Researchers find important new piece in the Huntington’s disease puzzle
In a new study, researchers from the University of Copenhagen have discovered a hitherto unknown error in the transport of glutamine between astrocytes and neurons in the brain of mice with Huntington’s disease. At the same time, it is a relevant area on which to focus the effort of developing a future treatment for the disease, the researchers believe.
There is currently no cure for the hereditary brain disorder Huntington’s disease, which causes personality alterations and loss of motor control. But now researchers have come one step closer to uncovering what actually happens in the brain of Huntington’s patients. In a new study, researchers from the Novo Nordisk Foundation Center for Protein Research and the Department of Drug Design and Pharmacology at the University of Copenhagen have discovered a hitherto unknown error in the transport of glutamine in the brain of mice suffering from Huntington’s disease.
The study, which has been published in the scientific journal Cell Reports, describes how an important exchange between astrocytes and neurons in the brain is disturbed during Huntington’s disease – more precisely, the glutamate-GABA-glutamine cycle. According to the researchers, this highlights the important role of astrocytes in the brain.
‘Researchers used to believe that hereditary diseases – including Huntington’s disease – were primarily a result of problems in the neurons. But here we show and confirm that the astrocytes also play a main role. Glutamine is produced in the astrocytes and transported to the neurons, where it is used to make neurotransmitters. They are central to the ability to send signals across the brain. If the transport of glutamine from the astrocytes is lost, the neurons stop functioning optimally’, says Postdoc and First Author of the Study Niels Henning Skotte.
Huntington’s Above All Affects the Striatum
The researchers have analysed the protein alterations seen in the four regions of the brain – striatum, cortex, hippocampus and diencephalon – in mice with advanced Huntington’s disease compared to healthy mice. Here they found that the striatum, as in humans, was more affected than the other regions of the brain. They found a total of around 900 protein alterations. This was supported by the researchers’ metabolic studies, which also showed a majority of disorders in the striatum.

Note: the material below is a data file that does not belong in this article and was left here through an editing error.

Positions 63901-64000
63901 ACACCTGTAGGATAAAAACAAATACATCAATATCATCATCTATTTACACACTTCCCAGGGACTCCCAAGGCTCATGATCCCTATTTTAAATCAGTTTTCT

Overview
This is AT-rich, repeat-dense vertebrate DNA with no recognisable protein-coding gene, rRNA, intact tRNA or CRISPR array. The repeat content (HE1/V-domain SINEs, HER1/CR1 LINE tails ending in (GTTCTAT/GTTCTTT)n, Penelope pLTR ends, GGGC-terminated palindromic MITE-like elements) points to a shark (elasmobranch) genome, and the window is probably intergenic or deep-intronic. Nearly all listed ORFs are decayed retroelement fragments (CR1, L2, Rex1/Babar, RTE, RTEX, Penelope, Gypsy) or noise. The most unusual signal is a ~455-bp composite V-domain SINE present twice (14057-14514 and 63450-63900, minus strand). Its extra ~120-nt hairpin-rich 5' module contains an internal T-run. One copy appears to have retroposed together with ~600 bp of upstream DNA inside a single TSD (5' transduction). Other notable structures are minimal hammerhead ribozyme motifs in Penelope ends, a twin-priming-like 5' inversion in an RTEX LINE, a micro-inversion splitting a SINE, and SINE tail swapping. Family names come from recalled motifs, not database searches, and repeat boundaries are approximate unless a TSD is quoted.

The most important find of the study, according to the researchers, is the reduced exchange of glutamine between astrocytes and neurons. And it is a research area with potential when it comes to future research into whether a normal release of glutamine from the astrocytes can potentially alleviate the symptoms of Huntington’s disease.
’Even though Huntington’s disease is a genetic disease, our study shows a dysregulation of the proteins and the signalling pathways of these proteins. There is currently no cure for Huntington’s disease. But if we were able to find areas in which the effects of the disease may potentially be improved or reduced, it would be a big step in the right direction. This study may provide suggestions for focus areas of future research’, says Professor Michael Lund Nielsen.
More research is required to clarify the role played by dysregulated glutamine transport in the development of Huntington’s disease. However, data suggests that the cycle is disturbed early in the course of the disease. If this proves correct, it may perhaps play an even greater role in the development of the disease, just as it may potentially increase the chances of alleviating the symptoms, the authors of the study say.
* Huntington’s disease was first described in 1872 by the American doctor George Huntington, after whom the disease was named.
* The disease is caused by a mutation in a specific gene – the so-called huntingtin gene. The gene codes for a protein, which causes the disease. The researchers still do not know exactly which function the protein performs and which biological processes it affects.
* Huntington’s disease is a hereditary disease, and persons suffering from Huntington’s have a 50-per cent risk of passing the gene on to their children.
* In Denmark 350-400 persons suffer from Huntington’s disease. The number of people who have the gene, but in whom the disease has not developed yet is believed to be higher, though.
* Huntington’s disease generally begins to manifest itself at the age of 30-50 years. It may also develop earlier and later in life, though. Symptoms may vary from person to person and include alterations of personality and intellect as well as motor dysfunctions.
* There is currently no treatment for curing or inhibiting the disease, only drugs capable in some cases of suppressing or alleviating the symptoms.
Source: Danish Dementia Research Centre.
The study is funded by the Novo Nordisk Foundation, the Independent Research Fund Denmark, Stadslæge Svend Ahrend Larsen and Grosserer Jon Johannesons Foundation, and Peter and Emma Thomsen’s Scholarship.
Professor Michael Lund Nielsen
Phone: +45 35325019 / +45 24426470
Postdoc Niels Henning Skotte
Phone: +45 35332234
Press Officer Cecilie Krabbe
Phone: +45 93565911